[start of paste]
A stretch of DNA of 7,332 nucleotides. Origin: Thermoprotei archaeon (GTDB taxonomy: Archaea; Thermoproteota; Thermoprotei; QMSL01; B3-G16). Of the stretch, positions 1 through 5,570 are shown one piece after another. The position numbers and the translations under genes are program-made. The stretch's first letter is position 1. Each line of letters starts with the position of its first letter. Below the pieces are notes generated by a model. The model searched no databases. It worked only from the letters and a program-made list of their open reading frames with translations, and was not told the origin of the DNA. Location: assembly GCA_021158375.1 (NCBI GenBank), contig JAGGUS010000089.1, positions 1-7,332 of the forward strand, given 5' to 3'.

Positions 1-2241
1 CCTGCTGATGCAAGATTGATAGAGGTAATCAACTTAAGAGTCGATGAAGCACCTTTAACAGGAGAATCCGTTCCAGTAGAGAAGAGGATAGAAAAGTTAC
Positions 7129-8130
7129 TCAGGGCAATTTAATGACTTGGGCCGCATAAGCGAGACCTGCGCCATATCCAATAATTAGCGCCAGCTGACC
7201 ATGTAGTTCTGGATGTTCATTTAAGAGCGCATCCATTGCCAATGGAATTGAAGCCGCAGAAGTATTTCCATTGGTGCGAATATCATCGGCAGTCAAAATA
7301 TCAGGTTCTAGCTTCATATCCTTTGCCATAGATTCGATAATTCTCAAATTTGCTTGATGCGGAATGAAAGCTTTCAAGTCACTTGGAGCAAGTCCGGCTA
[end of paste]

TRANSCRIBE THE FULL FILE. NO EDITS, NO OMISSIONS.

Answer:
A stretch of DNA of 7,332 nucleotides. Origin: Thermoprotei archaeon (GTDB taxonomy: Archaea; Thermoproteota; Thermoprotei; QMSL01; B3-G16). Of the stretch, positions 1 through 5,570 are shown one piece after another. The position numbers and the translations under genes are program-made. The stretch's first letter is position 1. Each line of letters starts with the position of its first letter. Below the pieces are notes generated by a model. The model searched no databases. It worked only from the letters and a program-made list of their open reading frames with translations, and was not told the origin of the DNA. Location: assembly GCA_021158375.1 (NCBI GenBank), contig JAGGUS010000089.1, positions 1-7,332 of the forward strand, given 5' to 3'.

Positions 1-2241
1 CCTGCTGATGCAAGATTGATAGAGGTAATCAACTTAAGAGTCGATGAAGCACCTTTAACAGGAGAATCCGTTCCAGTAGAGAAGAGGATAGAAAAGTTAC
Positions 7129-8130
7129 TCAGGGCAATTTAATGACTTGGGCCGCATAAGCGAGACCTGCGCCATATCCAATAATTAGCGCCAGCTGACC
7201 ATGTAGTTCTGGATGTTCATTTAAGAGCGCATCCATTGCCAATGGAATTGAAGCCGCAGAAGTATTTCCATTGGTGCGAATATCATCGGCAGTCAAAATA
7301 TCAGGTTCTAGCTTCATATCCTTTGCCATAGATTCGATAATTCTCAAATTTGCTTGATGCGGAATGAAAGCTTTCAAGTCACTTGGAGCAAGTCCGGCTA